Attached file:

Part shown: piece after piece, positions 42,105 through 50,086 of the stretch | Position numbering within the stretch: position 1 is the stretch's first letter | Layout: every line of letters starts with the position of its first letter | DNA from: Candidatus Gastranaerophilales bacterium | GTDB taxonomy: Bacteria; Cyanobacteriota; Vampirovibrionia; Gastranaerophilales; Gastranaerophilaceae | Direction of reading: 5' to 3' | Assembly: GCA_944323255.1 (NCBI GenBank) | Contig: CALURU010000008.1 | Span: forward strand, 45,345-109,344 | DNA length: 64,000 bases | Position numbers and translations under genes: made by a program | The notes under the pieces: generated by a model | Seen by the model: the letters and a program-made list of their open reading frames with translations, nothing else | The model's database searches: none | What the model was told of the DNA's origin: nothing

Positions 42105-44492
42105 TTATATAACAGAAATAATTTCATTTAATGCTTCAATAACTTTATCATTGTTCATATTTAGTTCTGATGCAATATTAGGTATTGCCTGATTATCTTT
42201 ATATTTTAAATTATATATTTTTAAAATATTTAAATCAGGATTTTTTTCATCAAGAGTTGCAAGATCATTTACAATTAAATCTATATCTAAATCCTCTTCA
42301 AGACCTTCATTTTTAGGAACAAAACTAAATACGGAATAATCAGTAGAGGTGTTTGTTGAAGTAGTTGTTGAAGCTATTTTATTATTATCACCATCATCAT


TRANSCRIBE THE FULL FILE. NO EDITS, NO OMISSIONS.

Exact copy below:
Part shown: piece after piece, positions 42,105 through 50,086 of the stretch | Position numbering within the stretch: position 1 is the stretch's first letter | Layout: every line of letters starts with the position of its first letter | DNA from: Candidatus Gastranaerophilales bacterium | GTDB taxonomy: Bacteria; Cyanobacteriota; Vampirovibrionia; Gastranaerophilales; Gastranaerophilaceae | Direction of reading: 5' to 3' | Assembly: GCA_944323255.1 (NCBI GenBank) | Contig: CALURU010000008.1 | Span: forward strand, 45,345-109,344 | DNA length: 64,000 bases | Position numbers and translations under genes: made by a program | The notes under the pieces: generated by a model | Seen by the model: the letters and a program-made list of their open reading frames with translations, nothing else | The model's database searches: none | What the model was told of the DNA's origin: nothing

Positions 42105-44492
42105 TTATATAACAGAAATAATTTCATTTAATGCTTCAATAACTTTATCATTGTTCATATTTAGTTCTGATGCAATATTAGGTATTGCCTGATTATCTTT
42201 ATATTTTAAATTATATATTTTTAAAATATTTAAATCAGGATTTTTTTCATCAAGAGTTGCAAGATCATTTACAATTAAATCTATATCTAAATCCTCTTCA
42301 AGACCTTCATTTTTAGGAACAAAACTAAATACGGAATAATCAGTAGAGGTGTTTGTTGAAGTAGTTGTTGAAGCTATTTTATTATTATCACCATCATCAT